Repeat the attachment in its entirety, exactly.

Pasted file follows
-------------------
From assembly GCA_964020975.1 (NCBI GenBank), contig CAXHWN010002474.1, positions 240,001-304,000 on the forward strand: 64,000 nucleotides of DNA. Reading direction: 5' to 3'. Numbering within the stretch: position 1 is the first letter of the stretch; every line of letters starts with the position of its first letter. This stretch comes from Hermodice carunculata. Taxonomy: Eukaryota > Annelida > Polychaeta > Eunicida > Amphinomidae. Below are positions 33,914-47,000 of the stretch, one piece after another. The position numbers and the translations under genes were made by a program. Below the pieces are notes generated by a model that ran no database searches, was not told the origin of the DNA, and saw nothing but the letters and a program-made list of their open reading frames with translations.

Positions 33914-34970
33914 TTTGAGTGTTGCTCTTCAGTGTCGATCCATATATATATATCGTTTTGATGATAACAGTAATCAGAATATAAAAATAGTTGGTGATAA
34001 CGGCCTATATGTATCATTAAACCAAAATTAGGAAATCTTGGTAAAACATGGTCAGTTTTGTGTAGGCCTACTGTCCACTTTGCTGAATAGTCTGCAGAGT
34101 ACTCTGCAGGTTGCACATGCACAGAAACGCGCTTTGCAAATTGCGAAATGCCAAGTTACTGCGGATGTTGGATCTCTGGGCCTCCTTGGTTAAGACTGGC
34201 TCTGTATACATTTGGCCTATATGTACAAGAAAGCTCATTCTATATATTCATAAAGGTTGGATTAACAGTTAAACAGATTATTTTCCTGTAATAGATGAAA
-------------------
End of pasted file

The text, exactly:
From assembly GCA_964020975.1 (NCBI GenBank), contig CAXHWN010002474.1, positions 240,001-304,000 on the forward strand: 64,000 nucleotides of DNA. Reading direction: 5' to 3'. Numbering within the stretch: position 1 is the first letter of the stretch; every line of letters starts with the position of its first letter. This stretch comes from Hermodice carunculata. Taxonomy: Eukaryota > Annelida > Polychaeta > Eunicida > Amphinomidae. Below are positions 33,914-47,000 of the stretch, one piece after another. The position numbers and the translations under genes were made by a program. Below the pieces are notes generated by a model that ran no database searches, was not told the origin of the DNA, and saw nothing but the letters and a program-made list of their open reading frames with translations.

Positions 33914-34970
33914 TTTGAGTGTTGCTCTTCAGTGTCGATCCATATATATATATCGTTTTGATGATAACAGTAATCAGAATATAAAAATAGTTGGTGATAA
34001 CGGCCTATATGTATCATTAAACCAAAATTAGGAAATCTTGGTAAAACATGGTCAGTTTTGTGTAGGCCTACTGTCCACTTTGCTGAATAGTCTGCAGAGT
34101 ACTCTGCAGGTTGCACATGCACAGAAACGCGCTTTGCAAATTGCGAAATGCCAAGTTACTGCGGATGTTGGATCTCTGGGCCTCCTTGGTTAAGACTGGC
34201 TCTGTATACATTTGGCCTATATGTACAAGAAAGCTCATTCTATATATTCATAAAGGTTGGATTAACAGTTAAACAGATTATTTTCCTGTAATAGATGAAA